By the time it was all said and done Dr. DeFreitas career and health were shattered, researchers shied away from CFS like it was the plague, and the CFIDS Association would learn a hard lesson about the politics of CFS. It’s hard to find much good now that came out of that exciting and disturbing two year span when patients hoped the answer was close at hand.

Given that many patients believed Dr. DeFrietas” finding had never ever really been disproven, it wasn’t surprising to hear the rumors that Dr. DeFreitas’ virus had been rediscovered pop up quickly after the XMRV announcement. It took about a month for the WPI to put those rumors to rest but it turns out that a simple rereading of Osler’s Web would have sufficed; Dr. Peterson had pulled XMRV out of blood that had been frozen for over 20 years - Dr. DeFreitas asserted that her virus hardly appeared to tolerate freezing at all.



A rereading of Osler’s Web suggested that what happened to Dr. DeFreitas and her retrovirus was more complex than the scuttlebutt suggested. Yes, CFS was the butt of jokes at the CDC, and yes, the CDC could have and should have done more and other things, but two figures within agency, Dr. Thomas Gunn - the head of the CDC program on CFS and Dr. Folks - a top virologist at the agency, both desperately wanted to find the virus and they tried for over a year to find it. Dr. Gunn ultimately charged that the CDC wasn’t interested in finding the virus, but Dr. Folks, the retrovirologist in charge of the investigation, ended up believing Dr. DeFreitas’ virus was nothing more than a contaminant, one of the many endogenous retroviruses that we all carry.



Reading Osler’s Web for me punctuated what a risky and complicated situation Elaine Defreitas, the CDC, the CAA and CFS Community was in. Hillary Johnson came to deplore the CDC with a passion and the CFIDS Association with an almost equal passion. We don’t hear the CDC brass’s side - they probably wouldn’t have talked anyway - and we certainly don’t get the CAA’s side, but we seem to hear everything the central characters in the book have to say - which makes it a fascinating read.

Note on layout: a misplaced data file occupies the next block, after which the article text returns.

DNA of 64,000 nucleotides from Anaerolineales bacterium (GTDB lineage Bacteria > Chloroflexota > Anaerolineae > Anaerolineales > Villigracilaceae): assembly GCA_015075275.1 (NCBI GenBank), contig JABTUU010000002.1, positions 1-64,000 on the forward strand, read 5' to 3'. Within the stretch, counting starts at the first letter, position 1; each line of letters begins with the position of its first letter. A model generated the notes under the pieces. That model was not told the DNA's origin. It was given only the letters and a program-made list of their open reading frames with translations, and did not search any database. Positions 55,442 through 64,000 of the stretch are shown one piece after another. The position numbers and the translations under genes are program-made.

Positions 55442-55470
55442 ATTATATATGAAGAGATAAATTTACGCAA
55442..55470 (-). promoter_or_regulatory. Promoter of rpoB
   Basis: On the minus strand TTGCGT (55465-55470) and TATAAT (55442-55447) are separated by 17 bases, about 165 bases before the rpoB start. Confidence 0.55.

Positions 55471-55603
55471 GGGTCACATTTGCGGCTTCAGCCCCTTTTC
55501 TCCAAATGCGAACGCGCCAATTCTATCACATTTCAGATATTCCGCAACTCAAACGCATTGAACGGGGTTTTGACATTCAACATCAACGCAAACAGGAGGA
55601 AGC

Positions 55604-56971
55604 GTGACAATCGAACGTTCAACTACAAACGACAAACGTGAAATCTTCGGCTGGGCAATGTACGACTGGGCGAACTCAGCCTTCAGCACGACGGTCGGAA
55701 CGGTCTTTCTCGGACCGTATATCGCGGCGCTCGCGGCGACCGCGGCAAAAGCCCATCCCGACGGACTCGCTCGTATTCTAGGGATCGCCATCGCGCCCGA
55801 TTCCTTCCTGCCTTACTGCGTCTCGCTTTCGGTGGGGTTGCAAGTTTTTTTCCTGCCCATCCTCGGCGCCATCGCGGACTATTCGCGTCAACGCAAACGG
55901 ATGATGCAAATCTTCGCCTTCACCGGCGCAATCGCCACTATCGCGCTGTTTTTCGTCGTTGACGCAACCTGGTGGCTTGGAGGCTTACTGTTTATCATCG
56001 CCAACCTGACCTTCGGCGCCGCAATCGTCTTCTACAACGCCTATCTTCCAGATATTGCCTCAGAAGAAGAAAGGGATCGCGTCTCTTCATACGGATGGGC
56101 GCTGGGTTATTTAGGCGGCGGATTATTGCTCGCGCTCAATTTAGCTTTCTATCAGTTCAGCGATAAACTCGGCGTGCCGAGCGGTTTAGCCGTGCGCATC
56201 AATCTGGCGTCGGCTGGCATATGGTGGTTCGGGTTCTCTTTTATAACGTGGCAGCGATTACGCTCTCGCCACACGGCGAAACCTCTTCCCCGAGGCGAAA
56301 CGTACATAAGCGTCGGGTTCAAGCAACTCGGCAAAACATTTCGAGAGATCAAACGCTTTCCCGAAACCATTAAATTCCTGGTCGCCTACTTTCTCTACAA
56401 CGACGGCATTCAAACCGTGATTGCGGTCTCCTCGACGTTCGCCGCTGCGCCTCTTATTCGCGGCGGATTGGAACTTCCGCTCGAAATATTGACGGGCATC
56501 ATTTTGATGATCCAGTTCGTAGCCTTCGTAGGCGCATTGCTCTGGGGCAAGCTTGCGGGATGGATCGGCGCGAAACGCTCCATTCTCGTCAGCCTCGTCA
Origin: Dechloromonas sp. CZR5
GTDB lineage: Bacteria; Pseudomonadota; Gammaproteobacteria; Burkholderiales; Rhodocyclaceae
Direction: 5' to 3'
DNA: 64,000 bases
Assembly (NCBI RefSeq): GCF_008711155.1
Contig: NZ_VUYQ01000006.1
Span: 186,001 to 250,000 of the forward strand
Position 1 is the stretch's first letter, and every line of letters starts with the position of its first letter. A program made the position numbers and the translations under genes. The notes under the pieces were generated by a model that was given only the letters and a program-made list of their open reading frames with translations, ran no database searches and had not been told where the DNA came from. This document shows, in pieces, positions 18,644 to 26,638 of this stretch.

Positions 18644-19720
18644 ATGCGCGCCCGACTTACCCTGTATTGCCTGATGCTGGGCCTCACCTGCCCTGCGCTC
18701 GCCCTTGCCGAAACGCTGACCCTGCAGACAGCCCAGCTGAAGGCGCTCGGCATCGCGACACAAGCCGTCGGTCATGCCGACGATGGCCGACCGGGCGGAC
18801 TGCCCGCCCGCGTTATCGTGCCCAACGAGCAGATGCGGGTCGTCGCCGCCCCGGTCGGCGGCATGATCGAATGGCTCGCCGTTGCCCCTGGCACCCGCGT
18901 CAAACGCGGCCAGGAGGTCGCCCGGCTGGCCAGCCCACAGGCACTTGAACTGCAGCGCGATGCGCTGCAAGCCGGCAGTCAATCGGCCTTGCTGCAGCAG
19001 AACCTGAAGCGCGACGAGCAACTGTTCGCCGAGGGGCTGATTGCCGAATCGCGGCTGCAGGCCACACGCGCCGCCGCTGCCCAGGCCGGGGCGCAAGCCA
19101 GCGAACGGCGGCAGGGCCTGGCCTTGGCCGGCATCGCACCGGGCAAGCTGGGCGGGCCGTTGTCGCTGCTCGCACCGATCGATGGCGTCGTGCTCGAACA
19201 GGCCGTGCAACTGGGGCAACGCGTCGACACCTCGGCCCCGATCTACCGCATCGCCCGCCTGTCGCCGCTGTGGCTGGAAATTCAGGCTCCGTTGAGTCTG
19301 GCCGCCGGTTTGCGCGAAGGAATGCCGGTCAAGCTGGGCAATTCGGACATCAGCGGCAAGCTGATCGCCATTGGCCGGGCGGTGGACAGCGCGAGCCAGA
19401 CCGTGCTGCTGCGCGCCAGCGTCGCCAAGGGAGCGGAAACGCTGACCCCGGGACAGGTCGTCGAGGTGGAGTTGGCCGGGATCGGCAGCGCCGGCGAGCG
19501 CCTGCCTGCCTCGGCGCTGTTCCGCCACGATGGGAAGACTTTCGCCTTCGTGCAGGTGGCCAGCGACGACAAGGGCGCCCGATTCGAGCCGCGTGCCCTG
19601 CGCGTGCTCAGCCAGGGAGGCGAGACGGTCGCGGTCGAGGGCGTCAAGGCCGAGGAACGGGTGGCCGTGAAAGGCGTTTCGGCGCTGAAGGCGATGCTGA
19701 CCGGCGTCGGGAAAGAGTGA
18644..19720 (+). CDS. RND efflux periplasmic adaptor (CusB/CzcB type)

The Announcement - Kyoto, Japan (1990)
Dr. Elaine DeFrietas hadn’t just stumbled on this retrovirus. Several years prior she’d been contacted by - who else - Paul Cheney, and CFS had slowly come to take more and more of her time. She’d been wor king on her assays for over two years, testing and retesting them until she’d got them right. A careful researcher at the renowned Wistar Institute under a renowned virologist, Hilary Koprowski, Dr. DeFreitas had used multiple techniques to check her findings and had taken elaborate precautions to guard against contamination.


She knew that the internationally renowned Gallo team had fruitlessly scoured CFS patients’ blood for retroviruses but her findings seemed irreproachable; 4/5 of Dr. Cheney’s adult patients and 3/4 of Dr. Bell's pediatric patients were positive, as were 43% of healthy adults in close contact with the patients and even a third of healthy playmates for children with this disease. None of the healthy non-exposed controls were, meaning chronic fatigue syndrome patients appeared to be carrying a readily infectious retrovirus. (At one point Dr. Bell posited that 15% of the children in his home town, Lyndonville, would eventually get sick.)



With her mentor prodding her, Dr. DeFreitas and Dr. Cheney delivered the news of a possible retrovirus in chronic fatigue syndrome to a few lethargic, uninterested Hilary Koprowski and the CFS retrovirusresearchers at a Neuroscience Conference in Kyoto, Japan in Sept. 1990. The researchers showed little interest but with Hilary Koprowski standing by her side, the media took note. By 3 AM that morning the international phone lines were humming. A day later Dr. DeFrietas and Dr. Cheney disembarked to a media frenzy in San Francisco. Both their world and ours changed overnight.



The tone emanating from the CDC was, to put it generously, ‘skeptical’; in-house, chronic fatigue syndrome tended to be treated with derision but Tom Folks, the head of the CDC’s retrovirology division, harbored few doubts that she was correct; Elaine DeFreitas worked for Hilary